Thanked 36 Times in 35 Posts
    I don't think that's quite what he's after.
    One option is to pass the first object to the second, either as part of the constructor, via some kind of purpose-built setter, or to the function that's going to use it, e.g. (the constructor approach)
    PHP Code:
    class AdminFunctions {
      function 
    AdminFunctions($info) {
        
    $this->info=$info;
      }

      function 
    getDropDown() {
        
    $this->info->someFunction();
      }
    }
    $info=new info;
    $admin=new AdminFunctions($info); 
    The second option is to use the 'global' keyword in function where you want the other class:
    PHP Code:
    class AdminFunction {
        ...
        function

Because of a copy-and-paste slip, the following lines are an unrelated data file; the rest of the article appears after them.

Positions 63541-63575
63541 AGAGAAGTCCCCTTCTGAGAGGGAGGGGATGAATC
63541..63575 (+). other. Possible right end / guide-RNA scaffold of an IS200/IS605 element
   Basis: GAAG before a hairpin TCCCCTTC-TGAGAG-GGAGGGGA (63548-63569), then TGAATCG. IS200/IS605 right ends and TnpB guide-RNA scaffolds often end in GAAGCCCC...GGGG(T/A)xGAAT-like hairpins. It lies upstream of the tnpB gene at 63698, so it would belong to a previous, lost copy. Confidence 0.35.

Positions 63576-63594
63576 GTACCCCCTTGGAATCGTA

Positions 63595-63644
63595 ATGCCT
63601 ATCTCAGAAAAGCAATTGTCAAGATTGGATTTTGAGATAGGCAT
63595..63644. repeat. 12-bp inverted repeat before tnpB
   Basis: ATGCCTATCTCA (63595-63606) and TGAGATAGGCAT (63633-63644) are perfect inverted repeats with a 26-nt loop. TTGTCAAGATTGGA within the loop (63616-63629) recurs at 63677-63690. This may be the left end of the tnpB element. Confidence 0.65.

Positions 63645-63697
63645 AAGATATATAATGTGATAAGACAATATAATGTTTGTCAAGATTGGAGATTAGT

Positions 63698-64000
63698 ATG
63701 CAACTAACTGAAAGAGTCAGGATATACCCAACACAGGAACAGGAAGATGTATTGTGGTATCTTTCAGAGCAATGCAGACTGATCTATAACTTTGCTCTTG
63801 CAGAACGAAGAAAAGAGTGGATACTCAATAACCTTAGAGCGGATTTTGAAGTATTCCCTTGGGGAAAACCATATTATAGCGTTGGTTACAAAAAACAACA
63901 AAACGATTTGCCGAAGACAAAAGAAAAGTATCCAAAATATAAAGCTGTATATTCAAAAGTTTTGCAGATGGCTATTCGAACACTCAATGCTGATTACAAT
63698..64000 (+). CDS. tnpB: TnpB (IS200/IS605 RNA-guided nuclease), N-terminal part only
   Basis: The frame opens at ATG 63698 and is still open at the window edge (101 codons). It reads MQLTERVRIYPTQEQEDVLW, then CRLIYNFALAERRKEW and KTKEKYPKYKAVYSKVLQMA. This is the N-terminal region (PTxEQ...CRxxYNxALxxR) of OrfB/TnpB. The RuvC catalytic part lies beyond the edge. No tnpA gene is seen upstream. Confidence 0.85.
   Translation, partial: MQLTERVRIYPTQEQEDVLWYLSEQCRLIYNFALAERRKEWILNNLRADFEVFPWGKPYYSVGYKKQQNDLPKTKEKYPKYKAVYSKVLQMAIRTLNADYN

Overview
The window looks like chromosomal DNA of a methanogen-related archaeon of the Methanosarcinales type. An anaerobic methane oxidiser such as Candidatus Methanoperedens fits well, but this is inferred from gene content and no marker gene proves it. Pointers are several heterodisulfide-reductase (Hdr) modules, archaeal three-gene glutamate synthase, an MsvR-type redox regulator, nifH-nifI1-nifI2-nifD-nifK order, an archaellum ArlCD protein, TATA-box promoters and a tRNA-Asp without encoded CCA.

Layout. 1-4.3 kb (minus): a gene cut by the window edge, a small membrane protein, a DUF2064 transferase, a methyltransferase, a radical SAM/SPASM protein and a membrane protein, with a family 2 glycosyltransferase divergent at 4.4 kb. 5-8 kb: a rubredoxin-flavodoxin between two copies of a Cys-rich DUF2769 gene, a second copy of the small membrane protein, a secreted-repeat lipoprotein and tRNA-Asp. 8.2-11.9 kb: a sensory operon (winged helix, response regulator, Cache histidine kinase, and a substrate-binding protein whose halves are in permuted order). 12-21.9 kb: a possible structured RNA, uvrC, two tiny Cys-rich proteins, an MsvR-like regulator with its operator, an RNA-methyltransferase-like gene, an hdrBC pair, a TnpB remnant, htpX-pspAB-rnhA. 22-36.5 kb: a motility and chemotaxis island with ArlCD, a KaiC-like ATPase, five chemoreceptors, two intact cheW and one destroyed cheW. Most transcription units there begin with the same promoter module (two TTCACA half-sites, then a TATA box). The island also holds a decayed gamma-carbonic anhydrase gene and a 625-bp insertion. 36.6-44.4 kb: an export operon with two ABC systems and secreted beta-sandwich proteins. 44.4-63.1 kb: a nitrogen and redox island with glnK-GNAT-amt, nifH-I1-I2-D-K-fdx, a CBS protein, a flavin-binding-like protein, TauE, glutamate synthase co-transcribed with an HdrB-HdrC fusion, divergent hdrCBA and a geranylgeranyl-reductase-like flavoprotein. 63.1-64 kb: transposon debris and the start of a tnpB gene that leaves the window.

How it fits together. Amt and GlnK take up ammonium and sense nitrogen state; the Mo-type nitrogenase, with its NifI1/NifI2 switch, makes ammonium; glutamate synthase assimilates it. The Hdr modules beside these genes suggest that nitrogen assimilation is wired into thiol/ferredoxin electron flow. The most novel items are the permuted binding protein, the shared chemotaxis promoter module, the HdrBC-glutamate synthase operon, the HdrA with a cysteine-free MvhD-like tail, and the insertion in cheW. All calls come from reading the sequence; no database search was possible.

getDropDown() {
             global 
    $info;
             
    $info->someFunction();
        }

    A this approach is to use the concept of a singleton, you'll have a globally accessible function called getInfo() that (using static variables) returns an 'info' object (after creating one if it doesn't exist), but I have to go now so no time for an example (this is a better approach than using globals though)

  • #4
    Super Moderator
    Join Date
    May 2002
    Location
    Perth Australia
    Posts
    4,106
    Thanks
    11
    Thanked 101 Times in 99 Posts
    if the getName() does not require the instansiation of the class you can also make a static call ..

    $blah=info::getName();

    aggregation is my favourite approach ...

    PHP Code:
    <?php
    class AdminFunctions {
      var 
    $info;//external info object
      
    function AdminFunctions() {
        
    $this->info= new info();
      }

      function 
    getDropDown() {